Celtic Football Club – The Rise, The Fall & The Reckoning

The Celts gathering themselves before their game against Barcelona

When you talk of the UEFA Champions League, you think of the atmosphere that surrounds the games. And when you think of atmosphere, the Celtic Park will never be far off the reckoning.

If you remember last season’s Champions League, two teams left people awestruck. First being the Bundesliga side Borussia Dortmund and second being the Scottish League Champions Celtic FC. Both of them had an awful lot in common, be it the perpetual writing-off by the experts or their ever-so-noisy boulevards.

When the draw for the 2012-13 campaign rolled out, not many gave Celtic a chance. The allegation was partly fair though. With Barcelona, Benfica and Spartak Moscow seeded alongside, the chances of qualifying for the knock-out stages were little.

With the media and the fans ruling out the Hoops, Neil Lennon made sure that a point is made. The focus, as you would suggest, was on the Barcelona game. It was ocular that the men in green were mentally sidelined against the Championship favourites.

The game at the Camp Nou saw them going down by 2 goals to one, a result that propelled them to astonishing levels of audacity in the reverse fixture. When Barca arrived at the Celtic Park, the first blow was delivered by the fans themselves. The Celts looked like a complete joint force who was raring to deliver a suckerpunch. And suckerpunch it was.

They defeated the Catalans by same margins and recorded the most famous win in the history of the club. A laconic reply to the preceding leg’s result. The ‘dream’ of playing the knock-out stages was theirs for the taking. Meeting with Juventus in the Round of 16, though meant that the dream wasn’t to last. The draw ended up in a bitter 5-0 aggregate defeat. But, they went down with their chests pumped out.

But the team that showed the world how emotions play a role in determining the results has been equally phlegmatic this year. With Round of 16 qualification being a distant dream, the chance of competing in the Europa League also slipped past them.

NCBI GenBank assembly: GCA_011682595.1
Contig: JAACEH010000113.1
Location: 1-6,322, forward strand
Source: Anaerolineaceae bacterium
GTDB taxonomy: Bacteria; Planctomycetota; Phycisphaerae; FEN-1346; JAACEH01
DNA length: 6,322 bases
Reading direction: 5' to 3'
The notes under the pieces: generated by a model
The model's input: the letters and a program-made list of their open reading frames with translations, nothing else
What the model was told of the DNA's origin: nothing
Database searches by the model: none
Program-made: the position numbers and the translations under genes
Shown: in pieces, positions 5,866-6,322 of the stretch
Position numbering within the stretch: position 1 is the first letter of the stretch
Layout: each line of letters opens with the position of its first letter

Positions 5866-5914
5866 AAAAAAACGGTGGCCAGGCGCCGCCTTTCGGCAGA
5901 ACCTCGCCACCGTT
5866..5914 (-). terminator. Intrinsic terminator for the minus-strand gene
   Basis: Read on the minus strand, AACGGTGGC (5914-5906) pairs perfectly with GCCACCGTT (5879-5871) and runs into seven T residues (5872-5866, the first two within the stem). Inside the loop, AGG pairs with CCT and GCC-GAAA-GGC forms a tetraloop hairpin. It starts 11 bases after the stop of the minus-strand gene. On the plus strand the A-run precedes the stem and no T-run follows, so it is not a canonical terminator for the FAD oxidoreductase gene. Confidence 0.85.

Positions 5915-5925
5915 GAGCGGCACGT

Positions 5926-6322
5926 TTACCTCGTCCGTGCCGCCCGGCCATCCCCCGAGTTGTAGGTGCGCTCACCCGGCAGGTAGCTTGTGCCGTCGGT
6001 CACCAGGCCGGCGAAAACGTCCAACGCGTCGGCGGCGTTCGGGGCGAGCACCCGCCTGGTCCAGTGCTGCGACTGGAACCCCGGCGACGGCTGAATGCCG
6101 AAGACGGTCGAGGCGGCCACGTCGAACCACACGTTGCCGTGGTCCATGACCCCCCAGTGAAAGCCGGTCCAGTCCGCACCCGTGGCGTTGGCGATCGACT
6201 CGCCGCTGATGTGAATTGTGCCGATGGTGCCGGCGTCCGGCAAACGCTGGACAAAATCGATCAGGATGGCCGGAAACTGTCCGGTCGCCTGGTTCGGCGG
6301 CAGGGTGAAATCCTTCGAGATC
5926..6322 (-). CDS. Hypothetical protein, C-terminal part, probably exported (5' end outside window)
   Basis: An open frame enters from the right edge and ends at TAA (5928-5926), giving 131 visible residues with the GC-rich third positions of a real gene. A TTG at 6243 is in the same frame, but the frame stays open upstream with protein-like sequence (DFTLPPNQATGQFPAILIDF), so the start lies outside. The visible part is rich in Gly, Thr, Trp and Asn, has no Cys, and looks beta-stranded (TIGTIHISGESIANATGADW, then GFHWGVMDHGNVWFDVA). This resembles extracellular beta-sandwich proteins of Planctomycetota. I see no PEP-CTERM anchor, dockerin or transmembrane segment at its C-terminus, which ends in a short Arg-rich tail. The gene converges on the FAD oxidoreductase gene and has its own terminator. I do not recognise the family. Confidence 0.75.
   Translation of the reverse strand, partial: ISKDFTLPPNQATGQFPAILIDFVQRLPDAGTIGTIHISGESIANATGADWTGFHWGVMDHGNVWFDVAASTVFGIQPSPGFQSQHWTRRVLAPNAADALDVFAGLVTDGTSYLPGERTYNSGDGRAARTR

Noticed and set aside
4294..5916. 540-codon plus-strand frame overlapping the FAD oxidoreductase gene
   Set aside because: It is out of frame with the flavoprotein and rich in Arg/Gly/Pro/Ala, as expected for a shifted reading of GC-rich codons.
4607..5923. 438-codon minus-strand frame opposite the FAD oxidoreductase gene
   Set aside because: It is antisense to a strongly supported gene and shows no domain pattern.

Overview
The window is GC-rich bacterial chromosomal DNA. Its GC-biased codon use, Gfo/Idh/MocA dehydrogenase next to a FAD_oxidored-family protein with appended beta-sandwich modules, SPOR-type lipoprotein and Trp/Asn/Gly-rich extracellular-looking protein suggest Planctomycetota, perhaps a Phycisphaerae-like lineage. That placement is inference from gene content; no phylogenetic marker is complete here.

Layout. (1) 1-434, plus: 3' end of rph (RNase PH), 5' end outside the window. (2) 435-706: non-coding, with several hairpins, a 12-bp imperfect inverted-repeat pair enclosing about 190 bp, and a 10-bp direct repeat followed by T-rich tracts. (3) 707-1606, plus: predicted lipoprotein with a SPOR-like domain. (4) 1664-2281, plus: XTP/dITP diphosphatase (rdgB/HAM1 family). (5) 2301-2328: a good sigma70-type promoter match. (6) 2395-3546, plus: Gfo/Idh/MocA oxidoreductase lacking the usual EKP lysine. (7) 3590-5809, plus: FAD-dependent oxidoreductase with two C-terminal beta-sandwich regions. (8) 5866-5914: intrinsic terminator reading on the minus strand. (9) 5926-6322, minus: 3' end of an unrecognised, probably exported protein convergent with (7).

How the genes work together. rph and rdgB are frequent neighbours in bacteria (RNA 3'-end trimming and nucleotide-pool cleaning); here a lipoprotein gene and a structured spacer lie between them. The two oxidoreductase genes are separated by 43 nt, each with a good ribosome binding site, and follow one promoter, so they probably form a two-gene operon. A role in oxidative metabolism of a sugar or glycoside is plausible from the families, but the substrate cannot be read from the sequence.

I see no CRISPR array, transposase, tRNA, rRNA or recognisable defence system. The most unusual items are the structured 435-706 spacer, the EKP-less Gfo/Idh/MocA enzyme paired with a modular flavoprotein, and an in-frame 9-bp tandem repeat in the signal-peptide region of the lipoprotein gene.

Pooled amongst Barcelona, AC Milan and Ajax Amsterdam, Celtic have again been hard done by the draw this time around. 1 win at Celtic Park against the Dutch side Ajax was sandwiched by 4 losses. The Bhoys still lead the SPL charts, but with no Rangers in the top tier, who’s there to compete with?

Disparaged – This image says it all about their UCL campaign

Celtic fans may moan about the poor results, but it’s their club who’s at fault. Selling three top quality players, namely – Victor Wanyama, Kelvin Wilson and Gary Hooper in one season will hurt any side. The fact that they haven’t bought any sizeable replacement only worsens the situation. Derk Boerrigter and Virgil van Dijk have been brought in, but the impact is not the same.

The absence of Scott Brown, the captain, has also affected them inappropriately. The 28-year-old central midfielder served his 3-match ban for his tackle on Neymar. His presence in the midfield would’ve seen the Bhoys competing with more zeal. As it stands though, the Scottish Premier League champions will have to wait for another year to prove their worth in Europe.

Also, with there being absolutely no competition in the SPL, manager Neil Lennon must get the best squad out for the European outings. Most of the signings the club made this year were under 21 years of age. Derk Boerrigter, 26, from Ajax being the only established professional with decent European experience.

If Celtic wants to realistically compete with Europe’s elite, the investments have to be made. The good thing is that they have time as the supporters never seem to get enervated. Another important aspect of it will be keeping hold of what they already have. With goalkeeper Fraser Forster being scouted by top clubs like Barcelona, the future of the football club is in their hands.

If the egregious campaign of 2013-14 has to be turned around, the foundation should be laid sooner than later, because the task is as big as making a mountain out of a crater.


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